Self-confidence is the single most essential ingredient an author needs to succeed, since good writing is never that quick or easy. To keep at it requires energy, discipline, and a sense of humor.
The most accomplished and productive writers I work with are able to sustain a level of assurance and optimism. And that's even when they're feeling blocked, burned out, and unappreciated.
It's admirable and a little amazing they're able to do this, since there's so much hard work and delayed gratification in writing a book.
I've worn two hats in my professional life - as an acquisitions and development editor and also as a licensed therapist specializing in crisis intervention. This has given me a useful perspective on what helps writers sustain their confidence during the often grueling marathon of producing a good book.
There are no universal cookie-cutter techniques writers can use to keep up their hopes and dreams. Each writer is unique, with an individual temperament, culture, and developmental process. But here are some general suggestions all writers can consider to help soldier through periods of doubt.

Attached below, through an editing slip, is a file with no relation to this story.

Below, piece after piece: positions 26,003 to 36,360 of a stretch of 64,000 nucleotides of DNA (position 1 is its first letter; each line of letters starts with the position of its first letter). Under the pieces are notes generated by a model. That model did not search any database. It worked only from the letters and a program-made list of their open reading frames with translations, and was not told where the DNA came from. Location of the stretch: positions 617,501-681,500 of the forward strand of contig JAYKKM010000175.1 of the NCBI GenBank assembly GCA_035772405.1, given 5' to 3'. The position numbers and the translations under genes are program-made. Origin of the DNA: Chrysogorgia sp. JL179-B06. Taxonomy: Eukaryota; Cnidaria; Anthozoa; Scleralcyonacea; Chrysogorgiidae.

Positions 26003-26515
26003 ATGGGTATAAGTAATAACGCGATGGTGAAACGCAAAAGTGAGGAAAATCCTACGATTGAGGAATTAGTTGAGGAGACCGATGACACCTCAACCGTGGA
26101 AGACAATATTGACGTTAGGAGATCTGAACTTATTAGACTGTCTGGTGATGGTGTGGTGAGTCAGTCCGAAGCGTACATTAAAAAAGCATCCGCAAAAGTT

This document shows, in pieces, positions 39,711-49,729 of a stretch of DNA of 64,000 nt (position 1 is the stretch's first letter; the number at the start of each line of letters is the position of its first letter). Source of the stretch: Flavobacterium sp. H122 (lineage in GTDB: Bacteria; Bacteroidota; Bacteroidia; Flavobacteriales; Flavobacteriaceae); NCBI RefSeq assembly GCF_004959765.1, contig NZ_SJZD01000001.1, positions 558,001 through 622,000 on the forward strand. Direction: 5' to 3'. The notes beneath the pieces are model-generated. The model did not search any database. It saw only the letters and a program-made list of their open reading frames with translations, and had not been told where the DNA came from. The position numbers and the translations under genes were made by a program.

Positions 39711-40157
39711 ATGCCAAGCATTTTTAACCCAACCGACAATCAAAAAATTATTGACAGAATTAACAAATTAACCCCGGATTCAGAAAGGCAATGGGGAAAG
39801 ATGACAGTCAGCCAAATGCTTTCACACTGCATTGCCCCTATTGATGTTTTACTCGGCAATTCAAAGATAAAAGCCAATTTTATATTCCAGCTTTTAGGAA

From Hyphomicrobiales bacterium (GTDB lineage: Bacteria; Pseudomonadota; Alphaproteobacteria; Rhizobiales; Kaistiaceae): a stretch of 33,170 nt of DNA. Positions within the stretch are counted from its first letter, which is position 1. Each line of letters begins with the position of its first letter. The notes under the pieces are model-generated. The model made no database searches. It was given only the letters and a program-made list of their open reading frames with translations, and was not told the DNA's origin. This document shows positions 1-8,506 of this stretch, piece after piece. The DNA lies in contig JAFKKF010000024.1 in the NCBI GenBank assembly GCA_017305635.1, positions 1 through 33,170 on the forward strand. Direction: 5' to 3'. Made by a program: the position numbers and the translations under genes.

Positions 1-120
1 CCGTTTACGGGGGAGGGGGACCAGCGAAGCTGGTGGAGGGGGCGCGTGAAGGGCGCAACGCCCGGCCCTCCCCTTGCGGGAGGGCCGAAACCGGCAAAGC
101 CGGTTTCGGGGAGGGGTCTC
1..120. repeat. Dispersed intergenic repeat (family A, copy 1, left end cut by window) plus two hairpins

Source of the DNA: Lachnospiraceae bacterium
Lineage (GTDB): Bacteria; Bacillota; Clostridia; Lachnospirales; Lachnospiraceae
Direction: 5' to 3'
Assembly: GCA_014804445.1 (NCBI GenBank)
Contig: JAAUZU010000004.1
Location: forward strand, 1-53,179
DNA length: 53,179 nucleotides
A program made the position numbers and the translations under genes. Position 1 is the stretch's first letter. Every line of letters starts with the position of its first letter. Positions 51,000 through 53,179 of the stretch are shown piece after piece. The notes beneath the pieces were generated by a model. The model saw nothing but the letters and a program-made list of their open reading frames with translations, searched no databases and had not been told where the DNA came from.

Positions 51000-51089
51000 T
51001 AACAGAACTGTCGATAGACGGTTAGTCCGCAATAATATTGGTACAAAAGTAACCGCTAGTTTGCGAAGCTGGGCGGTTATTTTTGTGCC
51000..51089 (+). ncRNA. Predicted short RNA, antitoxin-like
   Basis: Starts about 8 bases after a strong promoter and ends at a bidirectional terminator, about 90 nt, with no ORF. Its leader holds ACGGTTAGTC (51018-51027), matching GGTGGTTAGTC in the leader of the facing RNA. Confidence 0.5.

Withdrawal and isolation can be debilitating and reduce creative energy. Writers can work with other people doing research, brainstorming plot ideas, and building characters, but ultimately writing is a solitary occupation, with hours alone facing that blank screen or that big empty pad.
Consequently a conscious effort to reach out is the only way to prevent isolation and loneliness. Maintain contact with other people, loved ones, family, friends, and colleagues. You don't have to ask for help, just engage as much as possible in regular human relationships. Look for people who can make you laugh out loud. Get out of your head, get out of the house, go and talk to another person. You don't have to be alone. Repeat: you are not alone.